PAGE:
Although the creation of (yet another) working group will be necessary, whose membership I suggest be drawn from the Federation of Law Societies of Canada, the CBA’s Family Law Section, the CBA’s Child & Youth Law Section and the academy, I do have some ideas about the sort of content that might be helpful in an alternative Rule 5.1 designed for family law lawyers…
- Counsel should regularly conduct an assessment to determine the mode of dispute resolution best suited to each case, bearing in mind the circumstances of the case, the interests and needs of the children, the interests and objectives of the client, the range of probable outcomes and the fact that the mode of dispute resolution best suited to the case may change as the case develops.
- Counsel should regularly conduct an assessment to determine whether the assistance of any third-party professionals would aid in the resolution of the dispute, including financial experts as well as counsellors, parenting experts and other mental health professionals.
- Counsel should provide their clients with information about any resources known to them which might help their clients better understand the law, dispute resolution processes, communication skills, the reduction of conflict and conflict management, children’s reactions to separation and the impact of conflict on children.
- Counsel should be able to have frank, off-the-record conversations with one another about their clients’ situations, the nature of the dispute, the merits of their clients’ positions and any obstacles to settlement. Such conversations should be privileged and counsel should be barred from disclosing the substance of such conversations with decision-makers.
- Counsel should be obliged to give equal priority to the interests and needs of the children and the interests and objectives of the client, and give weight to the future functioning of the family, when developing strategy and advocating on behalf of the client.
- Counsel should be obliged to critically assess their clients’ instructions in light of the circumstances of the case, the interests and needs of the children and the range of probable outcomes, and to discuss their assessment with their clients. Moreover, counsel should be able to refuse instructions that are doomed to fail, that would commence a useless process or that would, if followed, needlessly exacerbate conflict or negatively affect the wellbeing of any children.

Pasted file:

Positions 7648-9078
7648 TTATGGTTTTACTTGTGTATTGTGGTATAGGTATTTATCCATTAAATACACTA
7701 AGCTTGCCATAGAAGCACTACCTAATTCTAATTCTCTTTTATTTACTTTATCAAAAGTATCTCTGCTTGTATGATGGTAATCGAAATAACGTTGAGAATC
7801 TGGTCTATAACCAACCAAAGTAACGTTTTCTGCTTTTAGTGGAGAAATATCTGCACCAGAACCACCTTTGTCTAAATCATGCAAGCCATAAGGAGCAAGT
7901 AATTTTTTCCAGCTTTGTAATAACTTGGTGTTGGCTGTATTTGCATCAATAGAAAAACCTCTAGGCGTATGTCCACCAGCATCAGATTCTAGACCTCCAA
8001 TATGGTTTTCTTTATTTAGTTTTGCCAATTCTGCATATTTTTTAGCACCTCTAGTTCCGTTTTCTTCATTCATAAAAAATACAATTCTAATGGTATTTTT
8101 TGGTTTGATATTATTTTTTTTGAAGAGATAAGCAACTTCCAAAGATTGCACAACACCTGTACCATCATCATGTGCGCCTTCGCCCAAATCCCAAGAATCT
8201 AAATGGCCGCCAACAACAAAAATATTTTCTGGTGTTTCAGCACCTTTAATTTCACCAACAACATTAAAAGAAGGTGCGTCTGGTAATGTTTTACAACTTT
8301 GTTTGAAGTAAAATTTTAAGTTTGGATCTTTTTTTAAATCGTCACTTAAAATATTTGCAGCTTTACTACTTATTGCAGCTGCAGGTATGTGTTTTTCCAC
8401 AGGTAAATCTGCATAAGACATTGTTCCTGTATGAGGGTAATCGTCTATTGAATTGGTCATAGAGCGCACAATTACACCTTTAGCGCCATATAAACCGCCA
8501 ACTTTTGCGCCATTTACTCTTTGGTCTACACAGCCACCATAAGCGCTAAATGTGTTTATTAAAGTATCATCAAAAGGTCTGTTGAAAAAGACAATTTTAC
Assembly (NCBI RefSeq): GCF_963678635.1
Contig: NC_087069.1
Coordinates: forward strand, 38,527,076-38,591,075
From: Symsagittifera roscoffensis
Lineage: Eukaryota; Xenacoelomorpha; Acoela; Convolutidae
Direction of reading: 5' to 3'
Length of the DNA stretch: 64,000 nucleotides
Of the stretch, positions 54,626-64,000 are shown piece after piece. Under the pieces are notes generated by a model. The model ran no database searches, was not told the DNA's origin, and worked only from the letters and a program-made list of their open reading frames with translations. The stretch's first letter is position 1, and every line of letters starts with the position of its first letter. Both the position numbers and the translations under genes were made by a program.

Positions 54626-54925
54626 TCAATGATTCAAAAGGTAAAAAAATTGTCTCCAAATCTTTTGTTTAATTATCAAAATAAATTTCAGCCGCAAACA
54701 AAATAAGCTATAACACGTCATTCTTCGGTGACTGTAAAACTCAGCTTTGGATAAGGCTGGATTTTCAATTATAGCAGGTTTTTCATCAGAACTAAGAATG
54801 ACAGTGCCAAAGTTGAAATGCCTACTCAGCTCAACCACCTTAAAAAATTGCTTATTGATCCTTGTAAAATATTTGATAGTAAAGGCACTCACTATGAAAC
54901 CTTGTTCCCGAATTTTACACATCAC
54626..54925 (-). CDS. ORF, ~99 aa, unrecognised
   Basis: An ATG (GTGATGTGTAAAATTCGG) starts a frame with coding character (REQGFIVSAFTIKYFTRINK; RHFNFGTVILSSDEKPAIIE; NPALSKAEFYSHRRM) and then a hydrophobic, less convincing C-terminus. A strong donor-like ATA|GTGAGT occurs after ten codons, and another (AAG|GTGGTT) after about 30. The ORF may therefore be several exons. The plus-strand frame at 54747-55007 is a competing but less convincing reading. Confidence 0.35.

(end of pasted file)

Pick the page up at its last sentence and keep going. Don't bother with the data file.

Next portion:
- Counsel must not raise fearlessly every issue, advance every argument and ask every question, however distasteful, that the lawyer thinks will help the client’s case, where doing so would needlessly exacerbate conflict, negatively affect the wellbeing of any children or impair the future functioning of the family.
- Counsel should recognize and promote the view that children are independent rights-bearers and promote the objects of article 12 of the UN Convention on the Rights of the Child in all family law dispute resolution process, including mediation and arbitration.
- Counsel should discuss options and opportunities for settlement with the client at each stage of the case. Where a settlement proposal is received, counsel must seriously discuss the merits of the proposal with the client and provide a substantive reply to each element of the proposal within a reasonable period of time.
I realize that these suggestions are incomplete, possibly impractical and likely incoherent. I welcome all comments and criticism.
Addendum: And here’s another idea, and possibly the most important.
- Counsel should cooperate with each other to: ensure reasonable demands for disclosure and production are satisfied within a reasonable period of time; address problems arising in the relationship between the clients and between each client and the children; identify areas of agreement in the facts and in the relief sought by each party; jointly retain and instruct experts; and, concede relief that cannot be reasonably defended.